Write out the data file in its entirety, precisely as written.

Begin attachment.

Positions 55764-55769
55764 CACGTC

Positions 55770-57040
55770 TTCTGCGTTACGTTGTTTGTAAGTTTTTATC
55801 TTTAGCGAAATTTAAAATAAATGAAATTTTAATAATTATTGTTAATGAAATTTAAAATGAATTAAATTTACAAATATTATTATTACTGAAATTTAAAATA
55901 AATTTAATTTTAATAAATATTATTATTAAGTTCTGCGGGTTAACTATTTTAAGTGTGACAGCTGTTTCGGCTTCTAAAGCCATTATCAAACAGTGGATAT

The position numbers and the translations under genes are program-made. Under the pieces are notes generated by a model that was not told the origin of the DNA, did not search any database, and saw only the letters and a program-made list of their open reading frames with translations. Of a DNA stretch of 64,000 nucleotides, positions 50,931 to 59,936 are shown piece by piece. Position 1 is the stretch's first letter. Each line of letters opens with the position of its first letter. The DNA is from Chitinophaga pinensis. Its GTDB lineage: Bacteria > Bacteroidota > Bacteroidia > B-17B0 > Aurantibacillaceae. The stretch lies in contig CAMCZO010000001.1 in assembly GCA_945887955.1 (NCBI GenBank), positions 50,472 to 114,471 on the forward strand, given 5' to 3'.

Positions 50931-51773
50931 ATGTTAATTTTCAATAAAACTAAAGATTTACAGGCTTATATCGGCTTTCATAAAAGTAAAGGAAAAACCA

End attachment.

Positions 55764-55769
55764 CACGTC

Positions 55770-57040
55770 TTCTGCGTTACGTTGTTTGTAAGTTTTTATC
55801 TTTAGCGAAATTTAAAATAAATGAAATTTTAATAATTATTGTTAATGAAATTTAAAATGAATTAAATTTACAAATATTATTATTACTGAAATTTAAAATA
55901 AATTTAATTTTAATAAATATTATTATTAAGTTCTGCGGGTTAACTATTTTAAGTGTGACAGCTGTTTCGGCTTCTAAAGCCATTATCAAACAGTGGATAT

The position numbers and the translations under genes are program-made. Under the pieces are notes generated by a model that was not told the origin of the DNA, did not search any database, and saw only the letters and a program-made list of their open reading frames with translations. Of a DNA stretch of 64,000 nucleotides, positions 50,931 to 59,936 are shown piece by piece. Position 1 is the stretch's first letter. Each line of letters opens with the position of its first letter. The DNA is from Chitinophaga pinensis. Its GTDB lineage: Bacteria > Bacteroidota > Bacteroidia > B-17B0 > Aurantibacillaceae. The stretch lies in contig CAMCZO010000001.1 in assembly GCA_945887955.1 (NCBI GenBank), positions 50,472 to 114,471 on the forward strand, given 5' to 3'.

Positions 50931-51773
50931 ATGTTAATTTTCAATAAAACTAAAGATTTACAGGCTTATATCGGCTTTCATAAAAGTAAAGGAAAAACCA